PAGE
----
Leave it on? Turn if off? Depends on how you compute it


Jeff and Alice just bought a computer for their business. Jeff called last week and asked me to settle a dispute that he said was threatening their partnership, if not their marriage.

"Alice says we should leave the computer running when we're not around because the wear and tear of turning it off and on is worse than leaving it going.

"I say that if we're not using it, there's no reason to keep it on. We keep all our business stuff on that machine. If something goes wrong, we're out of luck. I figure, if it's not turned on, nothing can happen to it."

As you can see, Jeff is a worrier. But the question is a good one, and a common one, judging by the number of times I hear it. The answer, unfortunately, isn't always simple.

From a reliability and maintenance standpoint, there are three significant parts to your computer: the electronic circuit boards and chips inside, your hard disk drive, and your monitor.

The best thing you can do with most electronic components is turn them on and keep them on, as long as they're operating in their normal temperature range -- which is much the same as your normal temperature range.

Cycling the power frequently is not good for delicate circuits and chips. They don't like surges of electricity. Every time you turn them on, they heat up, and when you turn them off, they cool down.

Over time, this can have a particularly insidious effect on chips, which start to come loose in their sockets. You don't know what's happening until something doesn't work. Fortunately, this problem can often be solved by re-seating the offending chip in its socket. Unfortunately, not many people know how to do that.

So score one for leaving the computer on.

Now the hard disk drive. This is the primary moving part of your computer, and the one subject to the greatest wear and tear from constant running.

The important thing here is something called MTBF -- mean time between failures. This is technobabble for how long, on the average, a drive will run before it eats your payroll records or doctoral thesis.

Early hard disk drives had MTBF ratings of 5,000 to 10,000 hours or less. Since there are 8,760 hours in a year, you could virtually count on a failure somewhere along the line. So made some sense to turn the computer off if you knew you weren't going to use it for several hours.

Today, however, hard drives have MTBF ratings of 20,000 to 40,000 hours. It doesn't make much sense to turn them off unless you're going to be away for quite a while.

Your monitor is a different story. If you leave a monitor on for days or weeks displaying the same image, that image can burn itself into your screen. This can be annoying, or it can make your monitor virtually unusable, and you'll have to replace the picture tube or buy a new unit.

You can handle this problem in two ways. One is to turn your monitor off, even if you have to leave the computer running to handle scheduled events. Or, you can invest in inexpensive screen-blanking software. These memory-resident programs turn off the picture or display a constantly changing image if no one has tapped the keyboard for a set period of time.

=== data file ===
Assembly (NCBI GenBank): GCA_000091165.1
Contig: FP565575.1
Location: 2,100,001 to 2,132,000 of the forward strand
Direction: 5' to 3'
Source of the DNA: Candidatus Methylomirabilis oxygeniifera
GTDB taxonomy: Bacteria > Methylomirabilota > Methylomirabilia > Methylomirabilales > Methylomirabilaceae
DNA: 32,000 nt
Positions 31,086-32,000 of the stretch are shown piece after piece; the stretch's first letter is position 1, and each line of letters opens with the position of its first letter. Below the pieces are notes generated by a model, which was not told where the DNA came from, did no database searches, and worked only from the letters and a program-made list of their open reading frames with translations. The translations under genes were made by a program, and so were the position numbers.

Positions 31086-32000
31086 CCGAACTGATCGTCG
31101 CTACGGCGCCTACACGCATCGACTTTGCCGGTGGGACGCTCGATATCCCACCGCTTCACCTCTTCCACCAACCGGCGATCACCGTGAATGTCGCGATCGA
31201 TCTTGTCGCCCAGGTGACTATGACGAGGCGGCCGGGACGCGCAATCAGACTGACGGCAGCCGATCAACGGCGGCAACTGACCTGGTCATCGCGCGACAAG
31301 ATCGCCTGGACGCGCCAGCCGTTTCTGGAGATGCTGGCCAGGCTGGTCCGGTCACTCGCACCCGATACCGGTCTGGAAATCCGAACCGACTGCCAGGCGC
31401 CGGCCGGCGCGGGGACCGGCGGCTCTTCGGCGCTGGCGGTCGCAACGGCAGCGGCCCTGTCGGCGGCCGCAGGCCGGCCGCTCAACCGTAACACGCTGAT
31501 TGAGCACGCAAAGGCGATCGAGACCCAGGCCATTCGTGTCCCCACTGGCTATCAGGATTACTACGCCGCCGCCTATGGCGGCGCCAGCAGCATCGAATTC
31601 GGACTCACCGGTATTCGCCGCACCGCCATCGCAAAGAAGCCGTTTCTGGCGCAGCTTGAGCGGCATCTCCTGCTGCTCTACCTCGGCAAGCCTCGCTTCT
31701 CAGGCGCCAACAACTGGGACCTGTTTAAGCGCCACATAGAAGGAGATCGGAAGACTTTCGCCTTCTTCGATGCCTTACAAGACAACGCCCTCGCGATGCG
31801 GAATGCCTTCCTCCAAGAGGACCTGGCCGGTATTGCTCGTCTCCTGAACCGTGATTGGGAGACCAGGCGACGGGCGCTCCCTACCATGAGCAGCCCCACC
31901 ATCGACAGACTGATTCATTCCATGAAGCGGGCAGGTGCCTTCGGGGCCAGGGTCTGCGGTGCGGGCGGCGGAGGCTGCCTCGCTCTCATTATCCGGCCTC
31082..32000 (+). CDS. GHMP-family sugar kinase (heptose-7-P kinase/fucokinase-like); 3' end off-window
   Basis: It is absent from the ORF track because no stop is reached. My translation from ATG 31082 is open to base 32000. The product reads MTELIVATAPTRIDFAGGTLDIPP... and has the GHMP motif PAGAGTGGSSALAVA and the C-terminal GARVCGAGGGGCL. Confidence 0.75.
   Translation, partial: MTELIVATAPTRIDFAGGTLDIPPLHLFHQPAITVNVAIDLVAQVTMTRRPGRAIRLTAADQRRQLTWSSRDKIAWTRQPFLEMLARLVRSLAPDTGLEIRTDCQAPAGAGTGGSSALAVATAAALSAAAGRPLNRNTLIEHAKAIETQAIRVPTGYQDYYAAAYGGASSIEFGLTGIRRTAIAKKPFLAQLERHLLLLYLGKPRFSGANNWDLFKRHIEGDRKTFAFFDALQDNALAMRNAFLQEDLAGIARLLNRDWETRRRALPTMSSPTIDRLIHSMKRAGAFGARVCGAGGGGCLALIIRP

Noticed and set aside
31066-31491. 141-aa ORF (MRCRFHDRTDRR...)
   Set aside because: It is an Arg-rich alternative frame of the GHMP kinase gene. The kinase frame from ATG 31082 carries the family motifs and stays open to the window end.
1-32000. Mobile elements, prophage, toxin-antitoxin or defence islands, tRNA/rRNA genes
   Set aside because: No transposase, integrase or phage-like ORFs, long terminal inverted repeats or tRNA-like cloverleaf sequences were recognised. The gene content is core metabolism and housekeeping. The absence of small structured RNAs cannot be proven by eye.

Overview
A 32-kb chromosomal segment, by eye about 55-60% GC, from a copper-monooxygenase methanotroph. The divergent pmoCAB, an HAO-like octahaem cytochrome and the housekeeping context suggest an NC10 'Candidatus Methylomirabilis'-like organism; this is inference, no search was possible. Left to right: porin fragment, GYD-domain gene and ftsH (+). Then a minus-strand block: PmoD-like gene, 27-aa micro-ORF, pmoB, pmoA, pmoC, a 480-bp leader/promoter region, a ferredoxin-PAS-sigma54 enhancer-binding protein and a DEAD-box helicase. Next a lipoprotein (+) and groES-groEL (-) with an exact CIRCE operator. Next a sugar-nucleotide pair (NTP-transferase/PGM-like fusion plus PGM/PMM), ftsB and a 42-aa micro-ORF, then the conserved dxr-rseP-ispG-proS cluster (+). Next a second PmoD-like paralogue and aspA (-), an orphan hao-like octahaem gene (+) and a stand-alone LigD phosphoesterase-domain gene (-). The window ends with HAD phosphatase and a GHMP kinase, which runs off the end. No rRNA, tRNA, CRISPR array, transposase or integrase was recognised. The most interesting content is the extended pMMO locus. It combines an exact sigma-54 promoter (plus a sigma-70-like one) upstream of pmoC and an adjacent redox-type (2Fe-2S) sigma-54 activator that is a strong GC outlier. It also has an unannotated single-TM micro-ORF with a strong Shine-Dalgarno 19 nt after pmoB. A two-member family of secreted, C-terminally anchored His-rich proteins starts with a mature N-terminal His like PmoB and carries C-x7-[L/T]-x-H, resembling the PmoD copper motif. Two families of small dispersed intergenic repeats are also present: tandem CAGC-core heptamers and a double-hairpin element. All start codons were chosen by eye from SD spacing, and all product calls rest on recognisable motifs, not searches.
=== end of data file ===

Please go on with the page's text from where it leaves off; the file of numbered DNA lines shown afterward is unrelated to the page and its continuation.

The important thing to remember is that hardware is cheap and getting cheaper all the time. Your time and data are expensive, and getting more expensive all the time.

All equipment will fail sooner or later -- regardless of whether you leave the computer running 24 hours a day or turn it off every time you leave the room. When your computer does fail, it will be at the worst possible time.

The best way to protect yourself is by backing up your data. Tape backup drives are available for as little as $250. They're easy to use -- you can even back up your data at night, if you're willing to leave the computer running.

If you have tens of thousands of dollars worth of accounts receivable information on your hard drive, or six months of work on the Great American Novel, it's stupid to lose it because hardware breaks down.

So how do I answer Fred's question?

On the whole, I lean toward leaving the computer on if there's a decent chance I'll need it.

If I'm using the computer during the day, I leave it running, even if I'm going to be gone for several hours. At night, I generally turn it off, unless I'm running a tape backup.

During the summer, when thunderstorms are frequent, I turn the computer off and unplug it if I'm going to be away for a while. While I have two or three surge suppressors, none of them will handle a lightning bolt that strikes the power lines out

side the house.

If you're in a commercial building that's subject to frequent power surges (particularly if the electricians like to work at night), it's also a good idea to turn the machine off during extended periods of inactivity. But this has more to do with external forces than concern about wearing out the computer.

Likewise, if your area is subject to brownouts and blackouts -- with resulting power surges when the juice comes back on -- you may be less likely to damage the computer with the power switch than by subjecting it to the vagaries of the local electric company.

Finally, be aware that the leave-it-on theory does not apply to the lights around the house. My wife is a compulsive light extinguisher. I like to leave them on. I argue for the efficiency of leaving the lights on because the wear and tear on the bulb is more expensive than the electricity you consume leaving it on. She calls me a spendthrift and turns the light off.

Copyright © 2019, The Baltimore Sun, a Baltimore Sun Media Group publication | Place an Ad